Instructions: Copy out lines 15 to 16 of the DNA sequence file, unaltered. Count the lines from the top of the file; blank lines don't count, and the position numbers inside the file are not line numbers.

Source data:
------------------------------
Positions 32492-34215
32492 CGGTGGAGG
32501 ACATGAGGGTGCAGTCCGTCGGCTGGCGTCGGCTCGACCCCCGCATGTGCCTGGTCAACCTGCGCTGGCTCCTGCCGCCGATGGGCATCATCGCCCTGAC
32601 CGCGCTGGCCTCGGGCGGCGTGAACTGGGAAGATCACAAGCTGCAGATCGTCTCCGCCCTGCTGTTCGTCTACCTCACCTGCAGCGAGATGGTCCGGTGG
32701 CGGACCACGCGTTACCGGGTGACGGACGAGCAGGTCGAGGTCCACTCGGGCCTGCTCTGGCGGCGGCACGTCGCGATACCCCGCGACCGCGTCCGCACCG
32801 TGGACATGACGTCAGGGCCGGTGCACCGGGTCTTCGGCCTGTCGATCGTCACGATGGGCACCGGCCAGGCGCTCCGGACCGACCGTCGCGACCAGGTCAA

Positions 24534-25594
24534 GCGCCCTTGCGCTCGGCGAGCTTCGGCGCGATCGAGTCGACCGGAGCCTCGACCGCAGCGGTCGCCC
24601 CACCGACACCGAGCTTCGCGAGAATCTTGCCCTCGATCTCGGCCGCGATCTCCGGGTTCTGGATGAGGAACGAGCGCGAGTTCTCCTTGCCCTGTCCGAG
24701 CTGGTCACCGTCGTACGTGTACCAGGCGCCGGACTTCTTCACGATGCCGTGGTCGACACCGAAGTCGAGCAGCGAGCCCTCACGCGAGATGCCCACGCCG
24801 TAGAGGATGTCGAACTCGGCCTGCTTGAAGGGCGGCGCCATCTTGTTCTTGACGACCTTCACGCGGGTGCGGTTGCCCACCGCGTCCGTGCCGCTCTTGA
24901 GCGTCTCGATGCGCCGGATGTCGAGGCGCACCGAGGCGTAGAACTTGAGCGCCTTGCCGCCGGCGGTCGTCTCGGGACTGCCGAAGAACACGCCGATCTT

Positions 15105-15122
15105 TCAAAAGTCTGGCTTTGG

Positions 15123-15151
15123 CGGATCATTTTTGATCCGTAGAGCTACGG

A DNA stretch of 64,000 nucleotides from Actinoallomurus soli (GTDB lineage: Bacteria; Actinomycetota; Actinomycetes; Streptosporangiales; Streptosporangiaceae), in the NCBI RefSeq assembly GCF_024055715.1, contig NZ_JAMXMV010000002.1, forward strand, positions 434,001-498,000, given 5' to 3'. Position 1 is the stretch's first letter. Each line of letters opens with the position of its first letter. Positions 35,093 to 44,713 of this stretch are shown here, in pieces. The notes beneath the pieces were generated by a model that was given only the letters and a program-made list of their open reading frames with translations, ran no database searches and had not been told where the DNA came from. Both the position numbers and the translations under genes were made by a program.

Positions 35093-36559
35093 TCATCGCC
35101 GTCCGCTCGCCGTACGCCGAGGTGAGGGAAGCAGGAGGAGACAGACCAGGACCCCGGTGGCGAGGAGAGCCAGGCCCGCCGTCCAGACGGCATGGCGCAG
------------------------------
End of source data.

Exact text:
Positions 15123-15151
15123 CGGATCATTTTTGATCCGTAGAGCTACGG